[author: Darryl Cluster]
Clients frequently ask for recommendations for their charitable giving. In some cases, donors have a clear idea of the area of activity to support but do not know how to identify the most worthy charities. Other clients have identified one or more charities but are unsure as to whether those charities are deserving of their support.
Fortunately, the Internet provides a forum for the development of charity evaluators, which can provide a tremendous amount of information to those seeking to make informed charitable giving choices.
Internal Revenue Service Website
The fundamental question for donors is whether a donation will qualify for a charitable deduction. The IRS administers a website (www.irs.gov) that includes a "search for charities" tool. Using this tool, donors are able to confirm that an organization is recognized by the IRS as eligible to receive deductible contributions.
The mother lode of information regarding charitable organizations is Guidestar (www.guidestar.org). Guidestar provides free access to basic information for almost 2 million charitable organizations and also offers fee-based services that allow professional users to access detailed reports generated from the organization’s sophisticated data digitization and database management services.
However, Guidestar’s prime drawing card is that it provides free access to full copies of the IRS tax returns filed by hundreds of thousands of charitable organizations. The IRS charitable organization tax return, particularly the recently revised Form 990, which is filed by most charities that solicit contributions from the general public, provides a substantial amount of information regarding the operation and administration of a charitable organization. The available financial data includes the amount of money raised both from contributions and from other sources of revenue as well as the amount of money spent on charitable activities, administrative services, fundraising and investment management. In addition to financial information, Form 990 provides details regarding the organization’s charitable activities, governance and management, and, if applicable, any embezzlement, theft or other fraudulent activities.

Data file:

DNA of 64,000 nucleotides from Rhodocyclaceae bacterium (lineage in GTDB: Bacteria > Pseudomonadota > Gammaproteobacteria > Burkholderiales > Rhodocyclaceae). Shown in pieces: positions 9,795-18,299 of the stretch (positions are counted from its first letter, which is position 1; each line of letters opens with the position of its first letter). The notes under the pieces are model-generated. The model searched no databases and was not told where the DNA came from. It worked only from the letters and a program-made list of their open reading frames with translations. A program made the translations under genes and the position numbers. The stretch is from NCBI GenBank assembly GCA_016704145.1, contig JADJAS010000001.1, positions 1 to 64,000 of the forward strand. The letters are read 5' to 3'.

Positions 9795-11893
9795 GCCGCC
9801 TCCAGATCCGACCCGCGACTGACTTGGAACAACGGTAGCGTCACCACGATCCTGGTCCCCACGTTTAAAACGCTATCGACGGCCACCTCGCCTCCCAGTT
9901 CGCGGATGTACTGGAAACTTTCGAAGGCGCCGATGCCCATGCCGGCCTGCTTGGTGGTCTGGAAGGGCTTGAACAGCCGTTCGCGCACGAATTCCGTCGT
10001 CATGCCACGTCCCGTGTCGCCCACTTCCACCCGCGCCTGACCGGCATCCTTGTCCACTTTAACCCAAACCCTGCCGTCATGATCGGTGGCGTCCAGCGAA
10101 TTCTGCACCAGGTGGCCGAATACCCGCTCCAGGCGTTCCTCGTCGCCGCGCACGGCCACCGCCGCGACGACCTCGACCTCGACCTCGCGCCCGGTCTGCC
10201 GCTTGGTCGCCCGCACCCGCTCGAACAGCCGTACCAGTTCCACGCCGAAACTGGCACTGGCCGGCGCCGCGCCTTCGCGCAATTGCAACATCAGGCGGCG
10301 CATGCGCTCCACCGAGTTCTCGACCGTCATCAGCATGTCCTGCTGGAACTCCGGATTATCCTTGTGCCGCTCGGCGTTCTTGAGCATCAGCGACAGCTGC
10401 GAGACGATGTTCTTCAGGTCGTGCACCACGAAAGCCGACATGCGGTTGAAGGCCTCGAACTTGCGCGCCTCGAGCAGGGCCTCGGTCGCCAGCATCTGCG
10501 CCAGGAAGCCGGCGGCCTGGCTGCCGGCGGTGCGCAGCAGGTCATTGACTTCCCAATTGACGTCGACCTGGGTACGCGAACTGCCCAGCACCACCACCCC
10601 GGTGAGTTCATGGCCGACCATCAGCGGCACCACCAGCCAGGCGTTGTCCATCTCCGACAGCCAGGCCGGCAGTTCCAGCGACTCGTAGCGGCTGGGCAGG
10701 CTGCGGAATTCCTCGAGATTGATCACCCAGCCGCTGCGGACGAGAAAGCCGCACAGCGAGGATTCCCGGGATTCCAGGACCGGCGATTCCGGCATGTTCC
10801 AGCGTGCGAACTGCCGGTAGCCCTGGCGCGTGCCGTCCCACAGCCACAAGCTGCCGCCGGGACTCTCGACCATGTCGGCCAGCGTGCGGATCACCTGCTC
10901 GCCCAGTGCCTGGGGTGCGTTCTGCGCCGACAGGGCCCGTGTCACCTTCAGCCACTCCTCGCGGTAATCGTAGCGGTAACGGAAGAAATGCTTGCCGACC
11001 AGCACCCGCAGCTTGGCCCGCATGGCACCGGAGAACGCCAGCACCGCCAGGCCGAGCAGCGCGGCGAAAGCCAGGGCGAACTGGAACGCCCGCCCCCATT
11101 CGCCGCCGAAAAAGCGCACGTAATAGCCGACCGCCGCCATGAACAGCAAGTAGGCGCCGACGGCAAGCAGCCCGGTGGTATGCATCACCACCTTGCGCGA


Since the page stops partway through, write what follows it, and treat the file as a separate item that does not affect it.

Charity Navigator (www.charitynavigator.org) evaluates U.S. charities primarily on the basis of two criteria: (i) financial health and (ii) accountability/transparency. Charity Navigator’s analysis of these two benchmarks is based primarily upon a review of the charity’s Form 990 as well as information available on the charity’s website. Charity Navigator processes this information and then issues both numerical and starred ratings for each charity it evaluates. In addition to the ratings, each charity’s entry provides specific information regarding financial performance metrics and a checklist of good governance indicators. Charity evaluations are accessible by category (e.g., education, human services, religion).
Charity Navigator’s approach should appeal to those donors who believe that a charity’s financial health is the most authoritative measure of its worthiness, and who prefer an easy to apply evaluation metric. On the other hand, Charity Navigator’s methodology has been criticized for its overreliance on Form 990 and its undervaluation of a charity’s charitable activities.